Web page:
WASHINGTON — Frisking procedures at airport security checkpoints are changing, and they’re being described as more thorough and comprehensive.
“That back-of-the-hand pat-down that I think most of us are familiar with — it’s going to become a little more intimate,” said Ben Mutzabaugh, USA Today airlines reporter.
The changes apply to passengers tagged by the Transportation Security Administration for secondary screening.
“Which basically means if you go through the full body detector and they get one of the alerts, that indicates there’s something on you they need to check out,” Mutzabaugh said.
The new pat-down policy was prompted by recent secret tests conducted by the Department of Homeland Security, in which contraband was allowed to pass through security checkpoints undetected.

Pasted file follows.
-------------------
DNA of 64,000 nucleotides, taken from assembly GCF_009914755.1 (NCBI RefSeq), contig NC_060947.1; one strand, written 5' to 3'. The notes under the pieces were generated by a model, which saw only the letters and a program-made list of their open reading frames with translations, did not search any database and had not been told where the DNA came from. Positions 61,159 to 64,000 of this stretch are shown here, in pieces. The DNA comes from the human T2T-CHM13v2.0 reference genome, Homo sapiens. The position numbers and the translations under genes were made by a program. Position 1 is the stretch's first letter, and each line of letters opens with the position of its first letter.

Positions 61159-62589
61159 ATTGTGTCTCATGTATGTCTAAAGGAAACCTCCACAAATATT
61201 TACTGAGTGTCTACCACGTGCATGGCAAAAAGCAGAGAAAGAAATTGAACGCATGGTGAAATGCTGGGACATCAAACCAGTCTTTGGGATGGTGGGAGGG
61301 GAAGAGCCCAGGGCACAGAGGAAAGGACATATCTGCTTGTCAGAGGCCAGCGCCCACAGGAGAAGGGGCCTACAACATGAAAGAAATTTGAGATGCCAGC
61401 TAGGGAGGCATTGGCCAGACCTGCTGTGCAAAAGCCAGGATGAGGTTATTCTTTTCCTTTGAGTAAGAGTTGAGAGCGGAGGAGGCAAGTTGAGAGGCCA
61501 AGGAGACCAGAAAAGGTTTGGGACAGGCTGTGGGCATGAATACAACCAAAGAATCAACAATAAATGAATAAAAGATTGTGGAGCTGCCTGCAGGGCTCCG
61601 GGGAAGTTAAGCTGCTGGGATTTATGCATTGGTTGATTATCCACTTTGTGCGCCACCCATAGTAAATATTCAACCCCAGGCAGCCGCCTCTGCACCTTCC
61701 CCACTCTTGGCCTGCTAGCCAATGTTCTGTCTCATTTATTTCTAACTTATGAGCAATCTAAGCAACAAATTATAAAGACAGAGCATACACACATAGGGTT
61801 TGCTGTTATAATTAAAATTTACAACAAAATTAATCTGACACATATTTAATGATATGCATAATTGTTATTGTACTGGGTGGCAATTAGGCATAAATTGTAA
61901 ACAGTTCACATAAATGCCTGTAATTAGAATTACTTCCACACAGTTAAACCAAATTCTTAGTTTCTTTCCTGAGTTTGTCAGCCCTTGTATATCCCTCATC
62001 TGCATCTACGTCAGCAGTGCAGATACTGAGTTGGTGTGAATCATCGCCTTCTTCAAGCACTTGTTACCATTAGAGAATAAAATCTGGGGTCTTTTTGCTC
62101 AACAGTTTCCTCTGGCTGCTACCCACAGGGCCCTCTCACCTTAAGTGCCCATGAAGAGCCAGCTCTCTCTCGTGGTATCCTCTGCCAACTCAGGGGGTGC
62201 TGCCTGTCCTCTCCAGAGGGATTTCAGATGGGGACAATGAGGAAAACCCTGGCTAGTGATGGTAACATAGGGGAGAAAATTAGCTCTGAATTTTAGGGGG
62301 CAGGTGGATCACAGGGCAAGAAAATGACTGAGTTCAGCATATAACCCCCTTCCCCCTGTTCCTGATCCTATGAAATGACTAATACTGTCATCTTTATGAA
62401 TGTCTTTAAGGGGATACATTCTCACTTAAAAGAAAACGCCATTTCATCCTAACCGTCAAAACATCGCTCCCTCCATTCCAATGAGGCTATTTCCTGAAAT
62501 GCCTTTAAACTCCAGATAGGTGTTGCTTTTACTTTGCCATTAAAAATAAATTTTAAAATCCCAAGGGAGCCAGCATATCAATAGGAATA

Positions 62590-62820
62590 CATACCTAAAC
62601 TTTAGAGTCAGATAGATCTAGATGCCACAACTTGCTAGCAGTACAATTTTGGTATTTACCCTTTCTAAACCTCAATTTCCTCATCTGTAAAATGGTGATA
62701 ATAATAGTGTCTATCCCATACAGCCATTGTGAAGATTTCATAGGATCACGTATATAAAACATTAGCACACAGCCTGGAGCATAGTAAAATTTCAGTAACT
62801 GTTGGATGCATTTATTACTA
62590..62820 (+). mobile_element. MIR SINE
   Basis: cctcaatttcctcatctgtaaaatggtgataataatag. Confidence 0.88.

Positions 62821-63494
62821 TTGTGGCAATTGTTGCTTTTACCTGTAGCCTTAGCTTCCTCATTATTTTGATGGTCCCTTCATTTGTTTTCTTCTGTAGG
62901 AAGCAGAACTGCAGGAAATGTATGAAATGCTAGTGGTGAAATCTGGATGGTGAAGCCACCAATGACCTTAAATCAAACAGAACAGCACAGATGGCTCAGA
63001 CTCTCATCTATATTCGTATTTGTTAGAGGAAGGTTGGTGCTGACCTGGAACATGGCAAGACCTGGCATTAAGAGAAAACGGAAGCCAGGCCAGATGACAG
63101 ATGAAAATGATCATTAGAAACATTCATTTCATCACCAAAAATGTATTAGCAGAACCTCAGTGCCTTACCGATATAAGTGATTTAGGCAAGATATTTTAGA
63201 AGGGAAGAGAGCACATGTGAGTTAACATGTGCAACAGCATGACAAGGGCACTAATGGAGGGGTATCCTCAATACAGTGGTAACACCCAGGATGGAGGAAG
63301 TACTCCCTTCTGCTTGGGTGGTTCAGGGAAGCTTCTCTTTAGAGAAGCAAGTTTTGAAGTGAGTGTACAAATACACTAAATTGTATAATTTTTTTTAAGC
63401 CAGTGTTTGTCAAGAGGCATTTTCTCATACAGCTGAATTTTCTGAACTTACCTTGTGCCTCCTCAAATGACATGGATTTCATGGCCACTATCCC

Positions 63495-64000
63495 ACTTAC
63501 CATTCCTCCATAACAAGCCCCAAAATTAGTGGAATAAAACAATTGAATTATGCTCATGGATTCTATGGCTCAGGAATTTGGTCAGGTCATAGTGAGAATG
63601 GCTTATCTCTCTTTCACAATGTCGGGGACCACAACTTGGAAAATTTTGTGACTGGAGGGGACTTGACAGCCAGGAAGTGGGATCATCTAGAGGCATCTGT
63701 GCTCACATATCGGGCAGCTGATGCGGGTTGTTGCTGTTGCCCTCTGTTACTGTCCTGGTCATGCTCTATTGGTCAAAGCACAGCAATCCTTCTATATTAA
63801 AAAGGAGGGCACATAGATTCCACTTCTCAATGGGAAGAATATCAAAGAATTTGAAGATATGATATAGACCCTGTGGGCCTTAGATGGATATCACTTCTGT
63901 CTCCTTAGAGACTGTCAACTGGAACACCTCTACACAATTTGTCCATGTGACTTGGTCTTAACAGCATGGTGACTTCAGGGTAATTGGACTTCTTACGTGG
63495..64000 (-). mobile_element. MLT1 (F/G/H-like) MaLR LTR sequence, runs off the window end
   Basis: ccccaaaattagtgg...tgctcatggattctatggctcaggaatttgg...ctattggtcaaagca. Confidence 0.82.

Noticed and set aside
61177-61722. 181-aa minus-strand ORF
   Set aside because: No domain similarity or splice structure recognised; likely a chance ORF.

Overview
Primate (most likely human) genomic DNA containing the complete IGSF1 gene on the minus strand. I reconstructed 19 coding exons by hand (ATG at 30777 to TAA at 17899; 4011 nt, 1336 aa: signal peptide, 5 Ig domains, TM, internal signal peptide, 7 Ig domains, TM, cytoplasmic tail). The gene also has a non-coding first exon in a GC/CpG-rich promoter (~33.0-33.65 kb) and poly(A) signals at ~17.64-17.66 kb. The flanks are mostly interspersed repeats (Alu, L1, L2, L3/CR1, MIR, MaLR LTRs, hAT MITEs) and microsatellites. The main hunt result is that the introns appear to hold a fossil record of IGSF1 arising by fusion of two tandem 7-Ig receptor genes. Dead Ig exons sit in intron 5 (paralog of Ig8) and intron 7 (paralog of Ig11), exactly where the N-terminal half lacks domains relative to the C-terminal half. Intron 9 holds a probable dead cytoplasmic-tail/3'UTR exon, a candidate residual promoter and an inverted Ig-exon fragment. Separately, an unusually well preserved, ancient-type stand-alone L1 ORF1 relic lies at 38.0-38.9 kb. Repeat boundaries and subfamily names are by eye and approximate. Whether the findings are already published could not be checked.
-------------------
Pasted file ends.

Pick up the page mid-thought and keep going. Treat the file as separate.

Anticipating potential negative reaction to the new procedures, Mutzabaugh said the TSA has warned local authorities about the new policy.
“They’ve already alerted local police departments near airports that this change is coming,” he said, “and that if they get any complaints from passengers about improper touching, this is probably where it stems from.”
Such secondary screenings are done — in the presence of a witness — by a TSA officer who is the same gender as the passenger.
Travelers can request that the screening be conducted in a private room.